Applications of Half-life

Carbon-14 Dating

Carbon dating is the most commonly used method for the calculation of the time of dead remnants. The half-life method is implied in radioactive dating techniques to calculate the age of dead organisms. Carbon has a half-life of 5730 years, so this method is not applicable to calculating the ages of the cold age and Dinosaur age. The ‘uranium-thorium dating method’ is more relatable in this case.

Radiation therapy

In advanced medical treatments, versatile radiation therapies are used to treat tumors, cysts, and stones in human bodies. Radioactive isotopes such as iodine-131 are commonly used in the treatment of Hodgkin lymphoma, a type of thyroid cancer. The half-life of a radioactive substance is very important in this case as the particles or rays emitted through disintegration are directed towards the target (unwanted substances) in the living organisms.

Cobalt-60 with a half-life of 5.26 years is used for food irradiation, a sterilization process, and, many other applications.

Half-lives of some radioactive species

Half-lives of some radioactive species

Key takeaways

half life in chemistry

Concepts Berg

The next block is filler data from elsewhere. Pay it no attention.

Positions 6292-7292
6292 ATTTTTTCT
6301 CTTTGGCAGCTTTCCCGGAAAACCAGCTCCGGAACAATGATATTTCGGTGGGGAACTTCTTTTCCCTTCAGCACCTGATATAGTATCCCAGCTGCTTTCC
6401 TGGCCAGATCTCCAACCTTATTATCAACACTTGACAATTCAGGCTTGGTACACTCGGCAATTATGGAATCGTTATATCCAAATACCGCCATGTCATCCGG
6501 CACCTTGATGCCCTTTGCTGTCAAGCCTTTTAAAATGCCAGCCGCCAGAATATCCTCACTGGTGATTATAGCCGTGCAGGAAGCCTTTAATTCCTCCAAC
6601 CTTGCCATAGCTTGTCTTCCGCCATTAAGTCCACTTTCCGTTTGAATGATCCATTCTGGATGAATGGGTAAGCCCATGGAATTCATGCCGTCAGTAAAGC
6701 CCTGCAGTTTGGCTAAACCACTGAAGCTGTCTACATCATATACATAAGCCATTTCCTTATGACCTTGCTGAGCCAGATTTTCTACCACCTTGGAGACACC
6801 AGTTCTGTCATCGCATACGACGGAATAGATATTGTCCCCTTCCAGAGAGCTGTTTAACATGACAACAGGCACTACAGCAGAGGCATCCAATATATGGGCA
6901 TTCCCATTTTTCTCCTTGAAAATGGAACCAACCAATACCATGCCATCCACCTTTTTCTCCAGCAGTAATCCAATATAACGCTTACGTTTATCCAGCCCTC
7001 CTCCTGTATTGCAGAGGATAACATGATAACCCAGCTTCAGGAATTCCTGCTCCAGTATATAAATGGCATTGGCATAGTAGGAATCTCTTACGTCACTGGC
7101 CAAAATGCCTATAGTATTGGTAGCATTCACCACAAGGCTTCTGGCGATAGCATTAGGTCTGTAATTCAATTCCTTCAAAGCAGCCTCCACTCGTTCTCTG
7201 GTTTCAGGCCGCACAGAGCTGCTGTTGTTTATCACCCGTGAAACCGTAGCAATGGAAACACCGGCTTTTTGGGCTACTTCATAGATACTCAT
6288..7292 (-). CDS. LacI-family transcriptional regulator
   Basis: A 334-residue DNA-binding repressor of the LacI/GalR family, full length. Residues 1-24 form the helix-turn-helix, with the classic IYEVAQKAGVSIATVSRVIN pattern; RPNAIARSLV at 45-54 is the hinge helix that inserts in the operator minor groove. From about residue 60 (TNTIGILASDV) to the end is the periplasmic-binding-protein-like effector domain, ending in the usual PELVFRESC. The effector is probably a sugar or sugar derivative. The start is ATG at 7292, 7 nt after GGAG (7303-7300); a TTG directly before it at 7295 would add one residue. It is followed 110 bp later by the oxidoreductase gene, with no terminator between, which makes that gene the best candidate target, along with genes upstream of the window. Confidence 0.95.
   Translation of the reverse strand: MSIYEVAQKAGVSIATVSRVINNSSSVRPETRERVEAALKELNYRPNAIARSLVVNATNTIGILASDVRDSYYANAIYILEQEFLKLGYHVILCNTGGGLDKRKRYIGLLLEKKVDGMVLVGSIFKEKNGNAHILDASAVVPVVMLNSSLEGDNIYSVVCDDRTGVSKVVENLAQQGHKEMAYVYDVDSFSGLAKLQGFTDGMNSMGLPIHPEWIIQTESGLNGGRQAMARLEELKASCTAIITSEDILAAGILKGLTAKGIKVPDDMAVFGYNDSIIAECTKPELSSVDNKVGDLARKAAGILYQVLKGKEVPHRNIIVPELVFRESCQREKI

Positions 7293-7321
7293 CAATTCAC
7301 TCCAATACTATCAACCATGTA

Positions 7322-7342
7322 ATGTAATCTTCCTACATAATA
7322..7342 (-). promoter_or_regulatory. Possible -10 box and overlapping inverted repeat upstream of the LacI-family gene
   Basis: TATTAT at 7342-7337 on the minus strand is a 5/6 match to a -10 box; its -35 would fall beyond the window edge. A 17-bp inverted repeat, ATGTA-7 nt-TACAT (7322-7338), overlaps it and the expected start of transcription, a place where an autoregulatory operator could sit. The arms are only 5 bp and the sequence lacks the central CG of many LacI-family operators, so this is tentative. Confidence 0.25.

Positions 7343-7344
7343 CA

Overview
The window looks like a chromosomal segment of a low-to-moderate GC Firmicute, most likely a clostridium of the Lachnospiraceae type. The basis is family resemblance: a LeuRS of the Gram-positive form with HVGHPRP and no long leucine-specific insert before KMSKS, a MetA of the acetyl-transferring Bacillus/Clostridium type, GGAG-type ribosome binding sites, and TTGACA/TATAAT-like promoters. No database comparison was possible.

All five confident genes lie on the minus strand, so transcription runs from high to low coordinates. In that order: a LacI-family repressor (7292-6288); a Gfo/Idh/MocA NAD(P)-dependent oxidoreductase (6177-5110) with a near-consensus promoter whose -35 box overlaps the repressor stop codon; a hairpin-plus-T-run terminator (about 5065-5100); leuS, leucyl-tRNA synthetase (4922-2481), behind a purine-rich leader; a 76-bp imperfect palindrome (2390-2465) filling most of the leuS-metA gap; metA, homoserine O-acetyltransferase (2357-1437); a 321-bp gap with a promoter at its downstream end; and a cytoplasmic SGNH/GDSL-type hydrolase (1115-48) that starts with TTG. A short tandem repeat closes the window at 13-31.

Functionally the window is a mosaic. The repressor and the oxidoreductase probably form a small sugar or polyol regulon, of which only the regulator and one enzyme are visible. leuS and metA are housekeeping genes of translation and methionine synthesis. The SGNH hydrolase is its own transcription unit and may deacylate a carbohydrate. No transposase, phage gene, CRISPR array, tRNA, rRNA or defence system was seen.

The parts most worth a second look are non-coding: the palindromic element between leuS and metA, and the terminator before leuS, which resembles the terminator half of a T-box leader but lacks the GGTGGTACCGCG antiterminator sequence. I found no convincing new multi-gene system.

What is the formula for calculating half-life?

Half-life can be calculated by the given formula:

Nt / No = e -λ t1/2

Why do we calculate half-life?

The half-life has importance for the quantification of a sample. It is fixed for radioactive species and it depends on the number of nuclides in a given sample. In order to evaluate the life of a wood piece, the quantity of carbon-14 radioactive isotope is measured and compared with the original value. As the half-life of 14C is calculated already, we can tell the life (age) of that wood.

Why does medication’s half-life matter?

Half-life is the time duration in which the species under consideration loses half of its original value. In medication, the time taken for a drug to diffuse in the body is important for treatment. For example, Epival is a sodium salt of Divalproex. It is used to treat epileptic seizures. This medicine is available in the pharmacies as Epival slow-release (S.R) and Epival Control Release (C.R).

Why is a pesticide’s environmental half-life important?

Pesticides are chemical compounds that are used to kill insects in shrubs and plants. They are harmful to alive organisms. During designing and preparation, a short life span for such compounds is important so that they diffuse in three to six days. Therefore, they would not be inhaled by human beings and animals during consumption.

Reference Books

  • Radiochemistry and Nuclear Chemistry  3rd edition by Gregory Choppin (Florida State University), ‎Jan-Olov Liljenzin (Chalmers University of Technology, Sweden), ‎and Jan Rydberg (Chalmers University of Technology, Sweden)
  • Chemistry | Fifth edition, by Steven S. Zumdhal and Susan A. Zumdhal (University of Illinois, Urbana Champaign, IL, USA)
  • Essential of Physical Chemistry: 2nd edition By B.S Bahl (Gurdaspur, India) and Arun Bahl (RSC, UK) and G.D. Tuli (Delhi University, India)

Reference links